For the first two-and-a-half seasons of his NBA career, Hornets forward Miles Bridges was known mostly for only his freakish athleticism and highlight-reel-generating slams. But ever since he moved into Charlotte’s starting lineup last April, the rest of his game has caught up quickly to all the high-flying theatrics.
Gordon Hayward’s foot injury seven months ago opened a door for Bridges that he sprung through and never looked back. After putting up 20.1 points and 6.7 rebounds over his final 18 games (17 starts) in 2020-21, Bridges has erupted for averages of 25.5 points on 51/36/88% shooting, a scoring average that ranks 10th in the NBA through Friday night’s loss in Miami.
He’s already matched his previous career total with three 30-point games this year and was just named the NBA’s Eastern Conference Player of the Week. Says Head Coach James Borrego: “It validates where his career’s at, how hard he’s worked to get to this point. I don’t think anyone saw this coming and he deserves all the credit. I know he’s going to give a ton of credit to his teammates, and he should, but he’s worked his tail off to put himself in this position.”
“[Hitting shots] opens up the floor for everybody,” says Bridges. “If I’m hitting shots, I can drive and when I drive, I can score or create from somebody else. It’s big when I’m hitting my shots. My teammates are doing a great job of finding me, Coach is doing a great job of drawing stuff up for me. I just want to continue to keep playing hard.”
From last season to this season, he’s doubled his attempts in the restricted area (3.6 to 7.2), where he’s shooting 72% thanks to an impressive ability to finish with both hands. No longer confined to only the corners as a third or fourth option, Bridges is firing off more than twice as many above-the-break three-point attempts (2.8 to 6.0) and connecting on 39% of these shots.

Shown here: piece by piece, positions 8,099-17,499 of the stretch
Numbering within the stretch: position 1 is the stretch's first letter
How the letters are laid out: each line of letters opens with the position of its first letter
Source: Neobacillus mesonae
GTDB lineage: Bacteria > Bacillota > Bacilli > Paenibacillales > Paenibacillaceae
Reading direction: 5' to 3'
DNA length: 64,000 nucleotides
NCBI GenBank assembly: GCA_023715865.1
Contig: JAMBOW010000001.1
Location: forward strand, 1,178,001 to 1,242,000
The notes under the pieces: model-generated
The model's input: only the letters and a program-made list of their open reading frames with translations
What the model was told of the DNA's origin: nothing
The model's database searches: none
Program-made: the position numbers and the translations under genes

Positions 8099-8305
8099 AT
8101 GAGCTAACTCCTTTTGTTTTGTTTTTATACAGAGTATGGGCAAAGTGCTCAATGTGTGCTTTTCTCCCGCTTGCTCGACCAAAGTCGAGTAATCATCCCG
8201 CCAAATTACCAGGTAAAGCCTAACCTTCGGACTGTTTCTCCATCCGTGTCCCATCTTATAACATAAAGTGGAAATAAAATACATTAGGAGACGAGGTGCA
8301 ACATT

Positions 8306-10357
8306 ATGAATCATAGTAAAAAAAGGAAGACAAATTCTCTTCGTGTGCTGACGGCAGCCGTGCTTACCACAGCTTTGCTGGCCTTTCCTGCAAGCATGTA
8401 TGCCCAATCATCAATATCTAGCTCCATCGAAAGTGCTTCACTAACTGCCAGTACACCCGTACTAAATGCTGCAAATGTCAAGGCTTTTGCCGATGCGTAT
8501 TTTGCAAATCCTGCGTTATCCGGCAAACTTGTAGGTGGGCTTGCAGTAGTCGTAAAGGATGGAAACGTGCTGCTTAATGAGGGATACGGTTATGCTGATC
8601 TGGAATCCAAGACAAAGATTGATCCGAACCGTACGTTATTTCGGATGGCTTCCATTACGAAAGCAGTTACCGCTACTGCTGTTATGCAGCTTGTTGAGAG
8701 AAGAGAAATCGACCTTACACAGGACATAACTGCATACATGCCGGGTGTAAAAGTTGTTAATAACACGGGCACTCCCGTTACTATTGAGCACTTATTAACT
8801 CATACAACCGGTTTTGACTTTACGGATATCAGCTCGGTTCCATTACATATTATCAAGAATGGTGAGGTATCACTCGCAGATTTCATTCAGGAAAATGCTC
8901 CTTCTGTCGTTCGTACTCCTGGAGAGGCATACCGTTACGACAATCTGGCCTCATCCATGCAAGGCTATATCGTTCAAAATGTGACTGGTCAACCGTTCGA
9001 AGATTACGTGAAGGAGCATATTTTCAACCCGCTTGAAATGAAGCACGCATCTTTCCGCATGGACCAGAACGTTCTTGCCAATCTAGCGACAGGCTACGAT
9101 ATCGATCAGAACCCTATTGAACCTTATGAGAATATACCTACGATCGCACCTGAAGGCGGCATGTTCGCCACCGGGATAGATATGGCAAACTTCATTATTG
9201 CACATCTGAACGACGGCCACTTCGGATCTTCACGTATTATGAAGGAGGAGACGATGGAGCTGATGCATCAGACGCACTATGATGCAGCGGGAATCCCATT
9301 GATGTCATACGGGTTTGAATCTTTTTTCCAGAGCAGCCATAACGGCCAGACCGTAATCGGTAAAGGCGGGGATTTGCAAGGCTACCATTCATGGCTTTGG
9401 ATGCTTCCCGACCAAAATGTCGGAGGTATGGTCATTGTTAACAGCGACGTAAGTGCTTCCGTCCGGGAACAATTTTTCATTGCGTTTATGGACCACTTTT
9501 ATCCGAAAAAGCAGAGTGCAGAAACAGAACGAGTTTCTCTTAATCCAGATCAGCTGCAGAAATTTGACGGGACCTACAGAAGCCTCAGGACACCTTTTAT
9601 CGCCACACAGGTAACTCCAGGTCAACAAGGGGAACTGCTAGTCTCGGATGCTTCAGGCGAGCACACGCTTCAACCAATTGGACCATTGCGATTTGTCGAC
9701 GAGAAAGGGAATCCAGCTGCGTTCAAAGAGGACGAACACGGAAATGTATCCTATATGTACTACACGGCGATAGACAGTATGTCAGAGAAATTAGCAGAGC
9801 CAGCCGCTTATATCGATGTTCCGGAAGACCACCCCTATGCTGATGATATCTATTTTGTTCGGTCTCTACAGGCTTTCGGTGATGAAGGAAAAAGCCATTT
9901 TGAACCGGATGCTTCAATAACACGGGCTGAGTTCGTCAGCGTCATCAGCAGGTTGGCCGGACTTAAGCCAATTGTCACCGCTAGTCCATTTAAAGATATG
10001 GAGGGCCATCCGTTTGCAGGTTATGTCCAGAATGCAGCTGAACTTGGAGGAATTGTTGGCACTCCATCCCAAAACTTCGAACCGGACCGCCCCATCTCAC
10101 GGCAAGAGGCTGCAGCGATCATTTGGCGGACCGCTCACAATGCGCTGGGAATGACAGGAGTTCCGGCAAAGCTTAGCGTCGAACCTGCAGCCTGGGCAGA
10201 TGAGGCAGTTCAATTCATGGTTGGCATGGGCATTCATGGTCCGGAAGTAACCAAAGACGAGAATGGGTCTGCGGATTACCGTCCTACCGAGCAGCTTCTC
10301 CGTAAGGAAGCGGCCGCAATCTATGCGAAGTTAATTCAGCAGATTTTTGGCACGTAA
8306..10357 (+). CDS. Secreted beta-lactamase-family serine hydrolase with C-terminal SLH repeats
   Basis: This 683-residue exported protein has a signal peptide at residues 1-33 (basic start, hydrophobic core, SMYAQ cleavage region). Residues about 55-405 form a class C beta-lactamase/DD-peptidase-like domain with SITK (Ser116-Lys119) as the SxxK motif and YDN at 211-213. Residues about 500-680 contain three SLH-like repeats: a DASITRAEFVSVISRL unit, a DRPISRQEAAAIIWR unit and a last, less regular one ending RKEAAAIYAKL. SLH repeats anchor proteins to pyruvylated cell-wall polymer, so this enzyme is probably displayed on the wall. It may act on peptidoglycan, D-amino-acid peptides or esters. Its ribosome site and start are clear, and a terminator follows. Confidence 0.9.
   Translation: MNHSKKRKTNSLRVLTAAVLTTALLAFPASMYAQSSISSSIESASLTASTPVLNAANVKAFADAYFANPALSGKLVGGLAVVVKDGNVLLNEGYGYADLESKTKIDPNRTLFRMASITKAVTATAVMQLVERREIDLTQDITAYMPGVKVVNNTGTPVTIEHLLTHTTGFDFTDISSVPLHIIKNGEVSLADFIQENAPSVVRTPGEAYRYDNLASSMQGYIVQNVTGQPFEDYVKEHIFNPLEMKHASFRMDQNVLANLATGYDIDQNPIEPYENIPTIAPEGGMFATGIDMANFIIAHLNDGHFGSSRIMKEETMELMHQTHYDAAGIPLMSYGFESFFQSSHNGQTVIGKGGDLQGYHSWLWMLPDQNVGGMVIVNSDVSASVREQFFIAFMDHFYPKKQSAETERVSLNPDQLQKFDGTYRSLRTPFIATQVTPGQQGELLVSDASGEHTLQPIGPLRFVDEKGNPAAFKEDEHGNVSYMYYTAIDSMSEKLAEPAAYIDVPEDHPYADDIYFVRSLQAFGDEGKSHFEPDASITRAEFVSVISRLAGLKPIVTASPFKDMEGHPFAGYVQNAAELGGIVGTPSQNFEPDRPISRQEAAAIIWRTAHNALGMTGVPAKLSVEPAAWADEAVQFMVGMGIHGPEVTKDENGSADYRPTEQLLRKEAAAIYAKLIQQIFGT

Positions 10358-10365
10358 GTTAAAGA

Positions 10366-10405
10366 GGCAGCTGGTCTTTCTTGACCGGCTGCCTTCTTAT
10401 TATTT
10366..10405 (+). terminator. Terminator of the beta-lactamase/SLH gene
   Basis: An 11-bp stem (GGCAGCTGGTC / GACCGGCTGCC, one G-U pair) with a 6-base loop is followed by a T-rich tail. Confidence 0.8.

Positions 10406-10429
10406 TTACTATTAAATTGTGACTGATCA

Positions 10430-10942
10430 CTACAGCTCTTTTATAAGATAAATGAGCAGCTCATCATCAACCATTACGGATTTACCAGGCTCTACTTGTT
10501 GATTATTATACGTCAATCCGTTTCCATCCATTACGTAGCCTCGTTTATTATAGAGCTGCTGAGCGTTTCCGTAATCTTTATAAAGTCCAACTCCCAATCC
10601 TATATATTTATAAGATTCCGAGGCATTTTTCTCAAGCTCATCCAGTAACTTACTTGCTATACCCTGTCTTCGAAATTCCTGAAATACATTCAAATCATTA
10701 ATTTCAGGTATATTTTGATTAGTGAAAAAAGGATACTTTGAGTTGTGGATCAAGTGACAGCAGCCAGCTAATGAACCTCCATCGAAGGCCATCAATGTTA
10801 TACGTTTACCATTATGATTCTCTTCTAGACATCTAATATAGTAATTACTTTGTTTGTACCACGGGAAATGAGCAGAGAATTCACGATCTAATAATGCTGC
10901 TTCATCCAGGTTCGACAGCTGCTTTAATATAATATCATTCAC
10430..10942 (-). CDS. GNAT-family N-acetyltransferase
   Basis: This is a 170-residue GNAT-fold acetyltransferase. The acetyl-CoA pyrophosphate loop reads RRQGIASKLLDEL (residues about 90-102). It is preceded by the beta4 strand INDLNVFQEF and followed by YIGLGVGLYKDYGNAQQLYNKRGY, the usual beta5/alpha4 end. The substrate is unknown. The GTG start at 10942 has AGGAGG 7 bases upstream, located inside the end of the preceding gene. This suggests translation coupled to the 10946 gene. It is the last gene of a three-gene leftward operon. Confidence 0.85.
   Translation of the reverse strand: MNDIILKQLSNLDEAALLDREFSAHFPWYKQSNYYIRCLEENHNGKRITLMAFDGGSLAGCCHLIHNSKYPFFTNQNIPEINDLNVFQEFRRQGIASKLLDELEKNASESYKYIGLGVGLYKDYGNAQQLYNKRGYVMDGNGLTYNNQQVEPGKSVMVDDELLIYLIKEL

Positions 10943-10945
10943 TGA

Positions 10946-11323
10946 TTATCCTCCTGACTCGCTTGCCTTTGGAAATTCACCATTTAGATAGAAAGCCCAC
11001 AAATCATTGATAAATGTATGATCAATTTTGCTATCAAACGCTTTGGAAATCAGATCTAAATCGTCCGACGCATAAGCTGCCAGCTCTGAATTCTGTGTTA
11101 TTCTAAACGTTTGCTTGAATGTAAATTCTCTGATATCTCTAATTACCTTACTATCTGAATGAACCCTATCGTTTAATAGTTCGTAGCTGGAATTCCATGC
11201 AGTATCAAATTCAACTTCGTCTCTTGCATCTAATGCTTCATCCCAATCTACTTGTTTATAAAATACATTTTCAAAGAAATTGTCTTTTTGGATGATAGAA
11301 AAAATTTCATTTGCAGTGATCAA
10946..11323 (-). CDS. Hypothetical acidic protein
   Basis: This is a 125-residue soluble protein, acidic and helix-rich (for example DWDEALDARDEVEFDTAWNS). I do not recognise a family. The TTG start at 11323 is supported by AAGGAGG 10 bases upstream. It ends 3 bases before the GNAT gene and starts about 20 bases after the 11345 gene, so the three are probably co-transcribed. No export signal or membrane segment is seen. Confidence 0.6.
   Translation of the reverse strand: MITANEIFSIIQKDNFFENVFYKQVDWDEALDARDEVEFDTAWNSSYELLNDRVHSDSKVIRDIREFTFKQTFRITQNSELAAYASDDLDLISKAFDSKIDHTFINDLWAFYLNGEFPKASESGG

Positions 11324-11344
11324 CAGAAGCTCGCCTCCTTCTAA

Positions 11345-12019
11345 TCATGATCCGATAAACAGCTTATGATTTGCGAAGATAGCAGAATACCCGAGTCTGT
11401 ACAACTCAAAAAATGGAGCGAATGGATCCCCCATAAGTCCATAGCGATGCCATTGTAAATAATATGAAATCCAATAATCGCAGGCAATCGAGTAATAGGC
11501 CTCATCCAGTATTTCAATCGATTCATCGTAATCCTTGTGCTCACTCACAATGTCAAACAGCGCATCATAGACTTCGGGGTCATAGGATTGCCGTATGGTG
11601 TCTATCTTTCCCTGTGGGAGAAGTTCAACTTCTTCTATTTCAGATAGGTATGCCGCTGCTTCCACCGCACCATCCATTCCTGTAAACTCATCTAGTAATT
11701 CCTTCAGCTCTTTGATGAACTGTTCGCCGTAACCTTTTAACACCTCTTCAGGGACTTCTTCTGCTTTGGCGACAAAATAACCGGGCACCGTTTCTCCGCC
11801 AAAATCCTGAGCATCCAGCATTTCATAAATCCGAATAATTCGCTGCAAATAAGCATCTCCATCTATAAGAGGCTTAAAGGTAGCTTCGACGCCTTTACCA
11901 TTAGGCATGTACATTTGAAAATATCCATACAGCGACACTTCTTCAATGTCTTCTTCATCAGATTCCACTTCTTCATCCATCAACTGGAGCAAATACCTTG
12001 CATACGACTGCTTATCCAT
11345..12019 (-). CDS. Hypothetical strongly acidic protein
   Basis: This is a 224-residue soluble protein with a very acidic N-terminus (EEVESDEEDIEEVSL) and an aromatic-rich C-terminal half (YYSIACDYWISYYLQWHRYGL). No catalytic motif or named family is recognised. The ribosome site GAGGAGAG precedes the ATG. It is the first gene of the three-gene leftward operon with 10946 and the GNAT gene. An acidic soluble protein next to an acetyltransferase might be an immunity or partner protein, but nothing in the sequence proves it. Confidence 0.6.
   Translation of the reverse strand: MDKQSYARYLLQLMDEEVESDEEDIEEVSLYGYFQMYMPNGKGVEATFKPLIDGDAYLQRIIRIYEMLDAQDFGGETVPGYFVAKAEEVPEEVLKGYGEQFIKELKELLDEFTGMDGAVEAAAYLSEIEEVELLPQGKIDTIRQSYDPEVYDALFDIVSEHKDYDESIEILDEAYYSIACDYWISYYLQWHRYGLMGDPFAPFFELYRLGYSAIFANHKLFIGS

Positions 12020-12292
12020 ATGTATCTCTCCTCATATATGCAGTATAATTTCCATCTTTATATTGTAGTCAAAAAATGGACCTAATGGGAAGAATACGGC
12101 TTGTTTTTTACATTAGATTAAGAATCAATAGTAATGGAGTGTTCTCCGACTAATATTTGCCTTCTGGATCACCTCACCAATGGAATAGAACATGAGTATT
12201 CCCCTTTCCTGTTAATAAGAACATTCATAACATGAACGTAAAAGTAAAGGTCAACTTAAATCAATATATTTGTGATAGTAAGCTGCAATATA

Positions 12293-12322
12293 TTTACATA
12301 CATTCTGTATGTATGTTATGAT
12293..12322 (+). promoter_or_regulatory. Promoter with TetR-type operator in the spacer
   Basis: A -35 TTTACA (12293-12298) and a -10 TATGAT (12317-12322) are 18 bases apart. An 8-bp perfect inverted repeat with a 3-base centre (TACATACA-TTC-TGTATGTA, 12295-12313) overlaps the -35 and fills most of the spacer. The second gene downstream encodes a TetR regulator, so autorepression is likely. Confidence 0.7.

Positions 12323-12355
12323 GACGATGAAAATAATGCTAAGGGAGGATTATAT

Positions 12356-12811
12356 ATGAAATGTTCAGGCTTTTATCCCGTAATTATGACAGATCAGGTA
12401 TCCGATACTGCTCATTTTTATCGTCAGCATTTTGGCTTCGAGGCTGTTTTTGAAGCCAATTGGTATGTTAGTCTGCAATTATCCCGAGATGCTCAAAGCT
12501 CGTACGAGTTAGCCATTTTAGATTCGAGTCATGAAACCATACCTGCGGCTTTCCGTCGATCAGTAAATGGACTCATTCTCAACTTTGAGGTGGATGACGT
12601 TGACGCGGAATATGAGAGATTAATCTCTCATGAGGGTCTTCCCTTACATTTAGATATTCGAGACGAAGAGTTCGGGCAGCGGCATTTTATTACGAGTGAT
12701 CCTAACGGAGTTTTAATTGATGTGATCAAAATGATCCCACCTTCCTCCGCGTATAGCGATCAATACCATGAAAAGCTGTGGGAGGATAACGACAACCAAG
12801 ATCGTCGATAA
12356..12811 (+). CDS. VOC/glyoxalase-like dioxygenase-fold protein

Bridges is also second in the NBA in spot-up scoring right now (7.5 points on 42% shooting), after finishing with 4.3 on a 39% efficiency last season. He’s tied for 12th in transition points per game (5.0) and is doubling or close to doubling his previous seasonal output in points off turnovers (4.5), second-chance points (3.2), paint points (12.7) and fouls drawn (2.8).
The 23-year-old is second on the team in boards (8.0) and has also done an excellent job when it comes to pushing the tempo off live-ball rebounds and takeaways for the NBA’s sixth-fastest team. While his assists are down a touch (2.2 in 2020-21 to 1.7) largely because he’s taking more shots now, Bridges’ potential assists have risen from 4.2 to 5.3.
But it’s not just on the offensive end where Bridges is standing out – he’s already been tasked with guarding some of the NBA’s elite scorers like Kevin Durant and Jayson Tatum. The Michigan State product is averaging career highs in steals (1.8) and deflections (1.8) and sits second on the Hornets in contested shots per game (8.3) behind only center Mason Plumlee.
“I feel like with the way he’s scoring, a lot of people are overlooking his defense, too,” says Cody Martin. “He’s really good on that end blocking shots, getting steals, deflections, things like that. He does it all. He’s been a dog for us.” Adds Borrego, “He’s finishing at a high level, competing on the other end. I know the [Player of the Week] award is probably recognized for the offense, but he’s doing as much defensively for us as the offense."
There might be some slight regression in Bridges’ statistics once Rozier – the team’s leading-scorer last year – fully returns, although it’s encouraging that the Hornets have a player who can shoulder a heavier offensive load when necessary. For now, Bridges’ start has been spectacular to witness from a developmental standpoint and something that has resonated loudly on a national stage and certainly with his teammates as well.
“He’s locked in, he’s focused,” says Kelly Oubre Jr. “He’s just going out there and trying to be the best him that he can be. He’s really motivating to watch up close in person. He’s determined to step up and not allow us to fail on the court in the times when we need pick-me-ups. We feel his energy when he’s out there. He’s locked in on the moments every night.”
For Miles Bridges just the dunker, the sky had literally been the limit. Now, for Miles Bridges the blossoming all-around, do-everything basketball player, that phrase has taken on a whole new meaning.